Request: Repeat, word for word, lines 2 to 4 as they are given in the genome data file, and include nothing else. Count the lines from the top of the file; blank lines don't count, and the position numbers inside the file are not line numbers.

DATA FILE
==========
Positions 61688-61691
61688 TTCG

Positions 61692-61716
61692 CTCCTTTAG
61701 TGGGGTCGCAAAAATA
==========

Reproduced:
61688 TTCG

Positions 61692-61716
61692 CTCCTTTAG